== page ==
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July 03, 2012

51% of Hispanics say they're independents

More than half of Hispanic voters identify themselves as independent. (UPI/Yuri Gripas/POOL)

PRINCETON, N.J. (UPI) -- A majority of U.S. Hispanic voters identify themselves as political independents instead of Democrats or Republicans, a Gallup-USA Today poll indicated.

Fifty-one percent of Hispanics said they were independents, while 32 percent identified themselves as Democrats and 11 percent said they were Republicans, results released Monday indicated.

Of those affiliated with the two parties, 52 percent said they were Democrats and 23 percent said they leaned Republican.

The results confirm a trend toward independent political identification among U.S. Hispanics in recent years, topping the 50 percent mark in 2011, annual aggregate data from Gallup Daily tracking indicated.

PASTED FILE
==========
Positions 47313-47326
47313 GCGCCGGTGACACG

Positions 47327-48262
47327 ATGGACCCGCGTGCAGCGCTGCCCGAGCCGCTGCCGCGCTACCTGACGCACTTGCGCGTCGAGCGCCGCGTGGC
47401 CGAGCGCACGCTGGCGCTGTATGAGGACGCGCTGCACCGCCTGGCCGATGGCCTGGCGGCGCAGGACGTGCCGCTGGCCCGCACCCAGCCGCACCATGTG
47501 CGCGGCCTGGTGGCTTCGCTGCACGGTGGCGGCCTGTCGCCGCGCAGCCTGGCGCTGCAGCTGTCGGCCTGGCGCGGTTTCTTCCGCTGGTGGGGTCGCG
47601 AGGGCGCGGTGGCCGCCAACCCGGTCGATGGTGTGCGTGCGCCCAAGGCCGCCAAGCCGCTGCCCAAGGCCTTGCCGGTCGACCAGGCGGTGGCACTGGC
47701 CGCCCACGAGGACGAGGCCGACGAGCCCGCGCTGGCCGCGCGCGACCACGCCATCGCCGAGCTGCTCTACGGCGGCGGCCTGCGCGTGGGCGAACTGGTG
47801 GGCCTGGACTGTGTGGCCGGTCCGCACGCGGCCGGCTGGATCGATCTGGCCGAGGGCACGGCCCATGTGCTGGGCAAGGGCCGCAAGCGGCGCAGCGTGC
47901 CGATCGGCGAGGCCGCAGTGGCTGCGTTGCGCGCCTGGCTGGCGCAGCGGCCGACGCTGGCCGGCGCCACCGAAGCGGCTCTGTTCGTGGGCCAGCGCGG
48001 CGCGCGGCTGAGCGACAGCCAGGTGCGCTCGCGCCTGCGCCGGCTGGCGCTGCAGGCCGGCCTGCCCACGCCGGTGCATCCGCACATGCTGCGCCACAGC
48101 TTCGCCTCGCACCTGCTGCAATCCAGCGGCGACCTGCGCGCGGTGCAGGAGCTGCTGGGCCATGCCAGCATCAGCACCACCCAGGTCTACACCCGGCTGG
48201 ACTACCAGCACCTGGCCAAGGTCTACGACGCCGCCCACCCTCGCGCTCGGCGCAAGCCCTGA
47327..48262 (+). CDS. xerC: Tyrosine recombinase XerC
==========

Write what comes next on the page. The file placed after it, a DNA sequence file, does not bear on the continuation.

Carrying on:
Sixty percent of Hispanic immigrants identify themselves as political independents, compared with 44 percent of first-generation Hispanic Americans and 43 percent of second-generation Hispanics, the poll indicated.

All groups show much greater identification with the Democratic Party than the Republican Party, although Gallup said each succeeding generation was more likely to identify itself as Republican than the previous one.

Results are based on nationwide telephone interviews with 1,753 Hispanic adults conducted April 16-May 31. The margin of error is 3 percentage points.

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The study was a follow-up to the 2008 MetLife Mature Market Institute study in 2009. 192.168.l.l

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